• “In-situ evaluation of the performance of wire drawing using multiple sensors.”
• “The future of industrial work - How Smart AI is helping to unlock the true potential of today’s workforce.”
• “Inline surface dimensional flaw detection and outer diameter/ovality measurements using laser line triangulation.”
• “Manufacturing high-quality fine copper wire at a low cost by combining three-roll rolling and wire drawing.”
• “Application of polymer lubricants to replace zinc phosphate in wire drawing.”
• “Thermo-mechanical and air patenting in modern rolling: characteristics and advantages.”
• “Achieving high quality in wire using eddy current testing.”
• “Inline profiling of magnet wires for e-mobility.”
• “UPCAST oxygen free copper rod metallurgy, OFHC/OFE wire manufacturing, and other practicalities.”

Presentation by Dr. Bruce Kiefer, “Ferrous rod – Before it gets to be wire.”

Manufacturing challenges and common process hurdles are reviewed at these live demos offered May 10 and 11 featuring:
• “Factors affecting wire production from precoats to lubricants.”
• “Wire breaks.”
• “Wire drawing die material and profile specification considerations.”

300 exhibiting companies participate at the INTERWIRE marketplace to showcase the latest products and developed technologies available to wire and cable manufacturers; 80 product categories are represented. WAI introduces more than 30 new exhibiting companies to the INTERWIRE this year.

Conference and exhibit schedule, details, and registration information is available on the event website: www.interwire23.com.

Introduced in 1981, INTERWIRE is the largest and longest-running wire and cable marketplace in the Americas. Hosted biennially, Interwire is an international trade event that includes exhibiting companies, speakers, and visitors from more than 50 countries.

WAI, founded in 1930, is a not-for-profit association with more than 2000 individual members in 50 countries. The association serves the educational needs of the wire and cable manufacturing industry through a variety of products and services. WAI manages the Interwire Trade Exhibition and the WAI Operations Summit & Wire Expo and publishes the Wire Journal International and the Wire Journal International Reference Guide.

Wire Reel Moving Devices: A Proactive Approach to Safety that Improves Productivity and Profitability

Sponsored by PowerPusher

Super PowerPusher with reel attachment.

In recent years, improving worker safety has become an important focus in most industries, as job-related injuries can result in employee absenteeism, reduced productivity, and increased costs. Many material handling applications including reel moving, pose serious health and safety risks, requiring workers to move heavy loads either through sheer manpower or by using equipment that is unstable, difficult to control or ergonomically deficient. To overcome these safety challenges, the development of battery-operated tug devices allows employees to single-handedly move materials weighing thousands of pounds without exposing them to unnecessary risk of injury. Battery operated tugs enhance safety by preventing operator strain and reducing potential collisions on busy plant floors, resulting in improved productivity and efficiency—ultimately impacting a company’s overall profitability.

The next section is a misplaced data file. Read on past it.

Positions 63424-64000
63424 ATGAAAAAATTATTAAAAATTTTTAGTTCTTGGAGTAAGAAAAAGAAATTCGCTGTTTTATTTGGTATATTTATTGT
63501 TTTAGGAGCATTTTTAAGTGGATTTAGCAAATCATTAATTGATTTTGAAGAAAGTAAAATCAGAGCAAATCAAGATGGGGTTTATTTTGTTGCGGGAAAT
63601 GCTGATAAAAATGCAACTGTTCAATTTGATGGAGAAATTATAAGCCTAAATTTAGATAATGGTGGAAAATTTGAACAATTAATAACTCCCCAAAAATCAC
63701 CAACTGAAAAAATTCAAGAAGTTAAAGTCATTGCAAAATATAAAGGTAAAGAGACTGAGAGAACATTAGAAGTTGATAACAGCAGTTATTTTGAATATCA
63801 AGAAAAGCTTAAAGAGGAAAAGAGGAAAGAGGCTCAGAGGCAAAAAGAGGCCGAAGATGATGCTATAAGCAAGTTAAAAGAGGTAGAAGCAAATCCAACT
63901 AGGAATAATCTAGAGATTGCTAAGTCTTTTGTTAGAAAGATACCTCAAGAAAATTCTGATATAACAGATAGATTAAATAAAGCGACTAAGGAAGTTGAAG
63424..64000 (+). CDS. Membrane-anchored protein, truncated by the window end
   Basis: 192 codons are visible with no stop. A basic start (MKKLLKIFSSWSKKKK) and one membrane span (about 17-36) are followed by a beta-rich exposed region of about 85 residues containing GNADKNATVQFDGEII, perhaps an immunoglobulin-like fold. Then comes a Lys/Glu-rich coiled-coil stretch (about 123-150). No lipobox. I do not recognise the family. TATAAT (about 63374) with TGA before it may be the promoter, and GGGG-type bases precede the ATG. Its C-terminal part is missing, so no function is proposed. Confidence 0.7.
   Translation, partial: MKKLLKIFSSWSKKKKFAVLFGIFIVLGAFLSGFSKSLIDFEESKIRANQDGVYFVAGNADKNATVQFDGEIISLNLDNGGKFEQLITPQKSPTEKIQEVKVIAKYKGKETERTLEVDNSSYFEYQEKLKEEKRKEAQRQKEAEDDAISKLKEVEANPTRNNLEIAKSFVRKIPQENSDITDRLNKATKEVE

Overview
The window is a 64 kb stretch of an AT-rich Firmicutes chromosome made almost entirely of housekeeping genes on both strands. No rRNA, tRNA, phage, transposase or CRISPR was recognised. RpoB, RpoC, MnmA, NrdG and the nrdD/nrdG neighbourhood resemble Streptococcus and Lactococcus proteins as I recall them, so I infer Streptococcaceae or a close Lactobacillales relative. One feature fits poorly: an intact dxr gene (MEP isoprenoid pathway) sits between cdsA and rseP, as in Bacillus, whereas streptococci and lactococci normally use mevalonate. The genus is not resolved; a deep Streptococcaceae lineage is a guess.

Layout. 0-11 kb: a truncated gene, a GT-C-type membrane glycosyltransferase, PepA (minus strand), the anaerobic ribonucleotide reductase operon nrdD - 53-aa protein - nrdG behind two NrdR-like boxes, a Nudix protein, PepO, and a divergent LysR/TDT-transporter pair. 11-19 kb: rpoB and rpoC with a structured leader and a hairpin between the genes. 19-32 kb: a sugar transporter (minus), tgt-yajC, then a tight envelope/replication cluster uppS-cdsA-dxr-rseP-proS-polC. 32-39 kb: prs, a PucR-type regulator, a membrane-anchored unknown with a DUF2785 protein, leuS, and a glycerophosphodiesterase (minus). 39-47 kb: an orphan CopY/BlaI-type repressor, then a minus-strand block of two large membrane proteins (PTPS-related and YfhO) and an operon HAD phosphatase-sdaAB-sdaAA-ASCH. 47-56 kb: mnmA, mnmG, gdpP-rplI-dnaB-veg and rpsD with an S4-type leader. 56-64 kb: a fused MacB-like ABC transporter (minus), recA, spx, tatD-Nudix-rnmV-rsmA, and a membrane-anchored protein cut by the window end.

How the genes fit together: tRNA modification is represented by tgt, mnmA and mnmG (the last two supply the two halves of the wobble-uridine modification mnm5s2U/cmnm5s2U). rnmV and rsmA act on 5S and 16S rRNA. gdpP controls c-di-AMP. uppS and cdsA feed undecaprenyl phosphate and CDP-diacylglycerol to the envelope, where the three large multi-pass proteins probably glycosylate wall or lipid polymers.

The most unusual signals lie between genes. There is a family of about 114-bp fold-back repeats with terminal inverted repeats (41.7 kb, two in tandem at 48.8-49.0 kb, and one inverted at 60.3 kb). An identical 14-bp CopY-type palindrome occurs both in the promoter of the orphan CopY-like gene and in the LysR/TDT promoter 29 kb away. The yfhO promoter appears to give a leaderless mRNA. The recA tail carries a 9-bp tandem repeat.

Material handling applications often require operators to move objects weighing thousands of pounds, which can result in serious safety and health consequences. According to the Bureau of Labor Statistics, in 2021, an estimated 2.6 million workers in the United States suffered nonfatal work-related injuries, which not only affects productivity, but also directly impacts a company’s bottom line. Each injury results in workers’ compensation, insurance increases, lost productivity, and diverse indirect costs, which amount to billions of dollars each year nationwide.

Traditionally, industries have been utilizing manpower, forklift trucks and pallet jacks to transport goods throughout a facility. While effective solutions for moving goods, these devices create worker vulnerability by exposing them to potential injury, such as muscle strains, nerve damage or in some cases, even death. Lacking stability and control, forklifts and pallet jacks increase the likelihood of incidental contact with personnel and equipment, while manpower can lead to injuries resulting from overexertion.

With today’s industries moving faster than ever, implementing solutions that adhere to strict safety regulations without impacting productivity is crucial to meeting growing customer demands. The development of battery-operated tug units, which are capable of effortlessly moving thousands of pounds, eliminates excess strain or exertion to personnel for increased material handling safety. With their inherent stability, tugs accommodate uneven surfaces without tipping, and are engineered to simplify material mobility. This allows facility managers to not only minimize risk of injury, but also improve efficiency, productivity, and profitability.

Please visit our site to see the Compact Walk-Behind Electric Pushers & Tugs for Any Application.

Nu-Star Inc., parent company of PowerPusher®, is a global manufacturer of engineered solutions for material handling needs since 1959, and operates facilities in the US and UK. Learn more about their years of experience as a leading designer, manufacturer and innovator in the industry who provides state-of-the-art, reliable, cost-effective load-moving solutions that deliver tangible productivity and safety benefits in a wide variety of applications. Learn more at www.powerpusher.com  and view the complete line of PowerPusher electric material handling tugs. To contact PowerPusher directly, call 800.800.9274 or visit https://powerpusher.com/contact/.

Category To Convert From To Multiple by
Acceleration $ ft/s^2 $ $ m^2/s^2 $ $0.3048$
$ in/s^2 $ $ m^2/s^2 $ $ 2.5400x10^{-2}$
Area $ ft^2 $ $ m^2 $ $9.29030x10^{-2}$
$ in^2 $ $ m^2 $ $ 6.4516x10^{-4}$
Density $ g/cm^3 $ $ kg/m^3 $ $1.0000x10^3$
$ in^2 $ $ m^2 $ $ 6.4516x10^{-4}$

General Formula: Ohms/M Ft = $\frac{1000 R}{D^2}$

$^d0000 = (K^{39})(d_{36})$

Solving for K:

K=$\sqrt [39] {\frac {0.4600}{0.0050}}$

It is not rare for finished wire to be marked. This often happens on stripper blocks and causes quality complaints. Below is a series of specific steps you can take to identify the source of the marking.